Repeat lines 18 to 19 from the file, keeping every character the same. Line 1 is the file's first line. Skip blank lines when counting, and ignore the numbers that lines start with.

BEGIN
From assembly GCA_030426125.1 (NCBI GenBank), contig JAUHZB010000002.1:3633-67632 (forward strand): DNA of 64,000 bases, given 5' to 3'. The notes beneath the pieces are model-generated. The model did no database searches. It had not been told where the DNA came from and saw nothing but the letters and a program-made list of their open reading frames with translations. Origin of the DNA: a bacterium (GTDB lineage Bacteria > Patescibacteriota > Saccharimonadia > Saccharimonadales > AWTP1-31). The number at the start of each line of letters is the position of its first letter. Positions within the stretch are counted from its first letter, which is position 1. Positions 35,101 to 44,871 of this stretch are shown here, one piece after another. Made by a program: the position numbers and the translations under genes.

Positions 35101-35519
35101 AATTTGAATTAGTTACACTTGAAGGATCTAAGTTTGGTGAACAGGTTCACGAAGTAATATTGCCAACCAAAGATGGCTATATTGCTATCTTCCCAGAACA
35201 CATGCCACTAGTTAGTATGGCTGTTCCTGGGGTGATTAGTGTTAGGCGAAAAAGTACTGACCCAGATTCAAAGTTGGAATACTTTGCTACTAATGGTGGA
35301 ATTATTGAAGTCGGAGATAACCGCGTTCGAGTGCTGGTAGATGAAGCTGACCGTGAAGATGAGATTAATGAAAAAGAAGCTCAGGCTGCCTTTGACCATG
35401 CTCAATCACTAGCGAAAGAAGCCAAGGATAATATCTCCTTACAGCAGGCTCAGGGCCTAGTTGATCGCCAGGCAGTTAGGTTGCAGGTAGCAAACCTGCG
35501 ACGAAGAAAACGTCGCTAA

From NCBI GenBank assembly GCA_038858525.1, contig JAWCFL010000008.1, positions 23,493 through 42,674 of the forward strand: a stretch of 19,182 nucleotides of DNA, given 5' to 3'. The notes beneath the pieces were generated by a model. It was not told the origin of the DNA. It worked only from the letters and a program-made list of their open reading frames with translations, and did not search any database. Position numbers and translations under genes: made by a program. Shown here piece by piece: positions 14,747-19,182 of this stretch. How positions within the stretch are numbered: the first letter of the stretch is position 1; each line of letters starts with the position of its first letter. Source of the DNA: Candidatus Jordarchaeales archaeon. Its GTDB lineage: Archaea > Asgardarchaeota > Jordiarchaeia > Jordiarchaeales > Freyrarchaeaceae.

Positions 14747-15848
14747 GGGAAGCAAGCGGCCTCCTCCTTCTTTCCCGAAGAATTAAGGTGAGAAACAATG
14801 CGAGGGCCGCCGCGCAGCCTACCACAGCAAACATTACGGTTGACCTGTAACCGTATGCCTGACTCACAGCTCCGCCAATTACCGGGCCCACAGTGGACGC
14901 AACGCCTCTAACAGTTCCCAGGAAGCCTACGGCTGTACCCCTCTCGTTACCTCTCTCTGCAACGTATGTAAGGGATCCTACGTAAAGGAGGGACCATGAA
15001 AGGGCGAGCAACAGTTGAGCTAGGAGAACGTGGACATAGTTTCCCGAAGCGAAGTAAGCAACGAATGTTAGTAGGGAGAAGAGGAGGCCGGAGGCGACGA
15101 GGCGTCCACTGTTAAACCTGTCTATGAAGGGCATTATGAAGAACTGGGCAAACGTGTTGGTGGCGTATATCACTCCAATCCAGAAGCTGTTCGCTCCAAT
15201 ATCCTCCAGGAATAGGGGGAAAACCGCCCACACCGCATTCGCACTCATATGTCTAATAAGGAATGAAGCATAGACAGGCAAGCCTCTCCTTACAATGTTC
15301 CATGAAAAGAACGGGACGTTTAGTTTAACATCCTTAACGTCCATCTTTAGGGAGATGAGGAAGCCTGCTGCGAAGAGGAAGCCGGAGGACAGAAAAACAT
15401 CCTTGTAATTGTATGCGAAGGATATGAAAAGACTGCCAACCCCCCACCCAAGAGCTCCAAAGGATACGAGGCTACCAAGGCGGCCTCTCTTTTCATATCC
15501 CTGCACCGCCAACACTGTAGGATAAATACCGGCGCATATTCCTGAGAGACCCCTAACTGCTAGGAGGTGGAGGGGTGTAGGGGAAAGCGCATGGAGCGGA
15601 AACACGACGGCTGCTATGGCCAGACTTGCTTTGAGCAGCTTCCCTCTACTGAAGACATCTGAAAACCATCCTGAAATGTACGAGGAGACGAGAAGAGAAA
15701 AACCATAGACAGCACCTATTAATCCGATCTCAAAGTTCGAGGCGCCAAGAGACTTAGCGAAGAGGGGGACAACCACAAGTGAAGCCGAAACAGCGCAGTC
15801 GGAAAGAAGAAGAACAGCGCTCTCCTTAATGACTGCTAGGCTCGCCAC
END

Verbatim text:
15501 CTGCACCGCCAACACTGTAGGATAAATACCGGCGCATATTCCTGAGAGACCCCTAACTGCTAGGAGGTGGAGGGGTGTAGGGGAAAGCGCATGGAGCGGA
15601 AACACGACGGCTGCTATGGCCAGACTTGCTTTGAGCAGCTTCCCTCTACTGAAGACATCTGAAAACCATCCTGAAATGTACGAGGAGACGAGAAGAGAAA